Section 3 provides: "The reserve basis of the following table is the American Experience Table of Mortality with interest at 3 per cent. per annum, according to the net level premium method. In computing the reserve on this policy, the commuted value shall be $1,838.00 for each $120 of yearly income."
The Board found as a fact, and its finding is supported by sufficient evidence, that: "The fixed monthly instalment of $100.00 provided for in the foregoing policy, insofar as actuarial calculation is concerned, includes a partial payment of the original lump sum equivalent; that is, the original lump sum at the time of death or maturity of the policy, and the remainder thereof is the equivalent of a guaranteed rate of 3 per cent."
If this finding be stated in a slightly different fashion, it is that the sum of $24,000 to be paid in 240 equal monthly instalments does in fact represent the $18,300, the "commuted" value of the policy, plus 3 per cent. compounded annually as called for by the policy.
The second type of policy involved herein is designated by the petitioner as an "Ordinary Life Policy." It provides for payment to the beneficiary, upon receipt of proof of death of the insured, of the sum of $100,000. Section 1 of this policy, also entitled "Participation-Dividends of Surplus" is identical in provisions with section 1 of the "Ordinary Life Trust Certificate or Instalment Policy," quoted above. Section 7, entitled "Options for Payment of this Policy as an Income," provides:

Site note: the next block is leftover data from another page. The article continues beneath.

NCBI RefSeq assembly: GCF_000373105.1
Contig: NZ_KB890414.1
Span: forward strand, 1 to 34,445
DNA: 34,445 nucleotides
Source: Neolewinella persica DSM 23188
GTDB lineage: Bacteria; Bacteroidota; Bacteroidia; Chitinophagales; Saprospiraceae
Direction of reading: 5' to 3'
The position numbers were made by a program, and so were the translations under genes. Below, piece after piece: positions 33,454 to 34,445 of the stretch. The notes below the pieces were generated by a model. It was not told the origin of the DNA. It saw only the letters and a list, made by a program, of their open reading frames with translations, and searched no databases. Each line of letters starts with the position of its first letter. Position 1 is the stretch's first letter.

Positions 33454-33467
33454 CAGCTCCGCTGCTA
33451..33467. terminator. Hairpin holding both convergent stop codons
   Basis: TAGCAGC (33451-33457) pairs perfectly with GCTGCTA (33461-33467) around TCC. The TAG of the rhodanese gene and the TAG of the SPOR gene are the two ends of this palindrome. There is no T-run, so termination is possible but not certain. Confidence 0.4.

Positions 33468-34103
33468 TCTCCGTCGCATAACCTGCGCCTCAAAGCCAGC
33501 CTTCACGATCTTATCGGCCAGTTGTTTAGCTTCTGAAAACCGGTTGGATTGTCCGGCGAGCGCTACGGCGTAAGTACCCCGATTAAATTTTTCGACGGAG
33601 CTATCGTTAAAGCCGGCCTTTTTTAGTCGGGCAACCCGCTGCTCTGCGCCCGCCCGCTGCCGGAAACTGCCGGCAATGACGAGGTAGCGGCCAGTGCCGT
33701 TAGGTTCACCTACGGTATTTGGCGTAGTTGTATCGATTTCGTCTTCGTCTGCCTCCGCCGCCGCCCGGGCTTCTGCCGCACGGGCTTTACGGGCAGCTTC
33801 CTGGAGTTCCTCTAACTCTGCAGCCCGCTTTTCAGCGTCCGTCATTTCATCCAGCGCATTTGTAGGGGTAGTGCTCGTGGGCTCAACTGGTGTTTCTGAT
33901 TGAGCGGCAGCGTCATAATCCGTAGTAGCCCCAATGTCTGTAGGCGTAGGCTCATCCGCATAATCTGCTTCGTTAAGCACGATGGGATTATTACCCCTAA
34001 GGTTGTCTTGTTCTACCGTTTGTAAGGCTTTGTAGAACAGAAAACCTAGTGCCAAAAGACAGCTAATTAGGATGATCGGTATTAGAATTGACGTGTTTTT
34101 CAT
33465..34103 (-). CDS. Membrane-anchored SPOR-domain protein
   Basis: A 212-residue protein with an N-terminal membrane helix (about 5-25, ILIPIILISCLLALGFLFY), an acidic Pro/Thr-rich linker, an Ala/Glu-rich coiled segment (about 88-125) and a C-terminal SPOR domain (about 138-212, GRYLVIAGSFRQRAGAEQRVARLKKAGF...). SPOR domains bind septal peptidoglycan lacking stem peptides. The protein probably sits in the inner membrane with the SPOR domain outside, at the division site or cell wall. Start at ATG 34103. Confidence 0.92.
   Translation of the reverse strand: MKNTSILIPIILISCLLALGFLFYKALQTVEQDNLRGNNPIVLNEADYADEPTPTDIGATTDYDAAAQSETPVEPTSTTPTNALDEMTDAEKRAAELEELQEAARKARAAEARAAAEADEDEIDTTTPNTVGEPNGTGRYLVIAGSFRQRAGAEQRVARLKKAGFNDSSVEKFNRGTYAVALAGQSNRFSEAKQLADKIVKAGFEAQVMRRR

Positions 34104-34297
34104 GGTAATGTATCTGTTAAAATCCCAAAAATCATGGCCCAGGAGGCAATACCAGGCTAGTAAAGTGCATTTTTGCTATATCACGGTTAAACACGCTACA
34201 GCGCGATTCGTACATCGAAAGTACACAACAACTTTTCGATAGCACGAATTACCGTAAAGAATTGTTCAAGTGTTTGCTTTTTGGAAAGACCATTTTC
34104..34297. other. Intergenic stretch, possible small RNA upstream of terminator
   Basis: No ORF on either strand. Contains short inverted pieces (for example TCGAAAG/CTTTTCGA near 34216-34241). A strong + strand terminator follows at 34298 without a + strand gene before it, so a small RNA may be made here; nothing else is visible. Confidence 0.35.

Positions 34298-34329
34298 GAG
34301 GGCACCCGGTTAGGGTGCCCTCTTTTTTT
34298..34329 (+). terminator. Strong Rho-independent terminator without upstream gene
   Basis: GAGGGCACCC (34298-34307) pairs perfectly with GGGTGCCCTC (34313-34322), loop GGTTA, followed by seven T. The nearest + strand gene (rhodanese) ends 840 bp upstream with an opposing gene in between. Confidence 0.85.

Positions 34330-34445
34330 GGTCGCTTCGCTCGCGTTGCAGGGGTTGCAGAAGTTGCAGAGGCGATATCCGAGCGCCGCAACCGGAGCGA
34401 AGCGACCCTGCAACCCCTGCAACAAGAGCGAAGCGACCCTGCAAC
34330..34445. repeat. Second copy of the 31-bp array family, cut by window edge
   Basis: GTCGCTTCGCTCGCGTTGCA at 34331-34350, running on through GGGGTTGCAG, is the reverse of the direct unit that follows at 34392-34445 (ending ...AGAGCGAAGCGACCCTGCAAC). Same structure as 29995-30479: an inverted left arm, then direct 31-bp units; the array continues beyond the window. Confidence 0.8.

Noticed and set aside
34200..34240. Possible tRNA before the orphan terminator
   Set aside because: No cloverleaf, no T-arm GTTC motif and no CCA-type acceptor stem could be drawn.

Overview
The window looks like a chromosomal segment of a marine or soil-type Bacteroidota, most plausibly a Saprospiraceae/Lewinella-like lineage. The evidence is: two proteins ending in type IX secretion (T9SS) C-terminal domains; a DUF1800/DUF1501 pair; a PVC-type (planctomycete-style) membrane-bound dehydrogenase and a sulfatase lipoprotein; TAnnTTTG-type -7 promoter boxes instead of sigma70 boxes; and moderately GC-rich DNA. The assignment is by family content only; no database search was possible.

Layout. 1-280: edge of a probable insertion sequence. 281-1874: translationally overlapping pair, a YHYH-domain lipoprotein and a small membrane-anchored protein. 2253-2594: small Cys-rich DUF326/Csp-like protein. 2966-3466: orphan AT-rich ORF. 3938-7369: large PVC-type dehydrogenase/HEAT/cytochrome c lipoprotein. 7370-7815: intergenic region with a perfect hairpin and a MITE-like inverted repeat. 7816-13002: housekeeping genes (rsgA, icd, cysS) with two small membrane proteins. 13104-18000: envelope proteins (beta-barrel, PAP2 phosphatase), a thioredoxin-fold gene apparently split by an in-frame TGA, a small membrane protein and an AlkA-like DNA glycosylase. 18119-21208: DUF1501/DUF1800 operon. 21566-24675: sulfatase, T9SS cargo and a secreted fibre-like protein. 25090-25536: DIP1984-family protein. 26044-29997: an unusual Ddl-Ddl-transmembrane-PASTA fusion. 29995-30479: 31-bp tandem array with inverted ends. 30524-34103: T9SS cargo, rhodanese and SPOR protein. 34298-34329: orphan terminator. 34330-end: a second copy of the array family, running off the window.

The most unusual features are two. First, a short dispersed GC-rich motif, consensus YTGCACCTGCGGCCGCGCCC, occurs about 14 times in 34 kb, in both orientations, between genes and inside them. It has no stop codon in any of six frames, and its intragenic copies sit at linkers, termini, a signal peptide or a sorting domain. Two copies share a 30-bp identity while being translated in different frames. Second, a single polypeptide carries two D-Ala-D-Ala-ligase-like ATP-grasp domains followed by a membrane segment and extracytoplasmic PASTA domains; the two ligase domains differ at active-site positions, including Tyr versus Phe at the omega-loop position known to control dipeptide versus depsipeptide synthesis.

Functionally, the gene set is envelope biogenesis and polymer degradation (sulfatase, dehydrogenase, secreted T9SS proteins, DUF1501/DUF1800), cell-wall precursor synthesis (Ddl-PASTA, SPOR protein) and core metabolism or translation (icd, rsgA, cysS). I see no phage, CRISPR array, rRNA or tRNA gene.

"The insured, subject to any designation of beneficiary or assignment of this Policy filed with the Company, as provided in Section 4, may elect in writing that the net proceeds of this Policy at maturity, or any part thereof, or the cash value before maturity, not less than $1,000, shall be payable according to any of the following options. In such written election no beneficiary entitled to the proceeds of this Policy or any part thereof or any instalment of interest or principal to become due thereon shall have the right to commute, withdraw, surrender, encumber, alienate or assign the same upon any terms whatsoever unless by the written permission of the insured.
"The beneficiary entitled to receive the net proceeds when payable may elect in writing to have the net proceeds payable according to any of the following options in event of the failure of the insured to do so. * * *
"Option A. Income for one to thirty years certain in annual or monthly instalments as may be elected according to the following table. (Here follows the table referred to).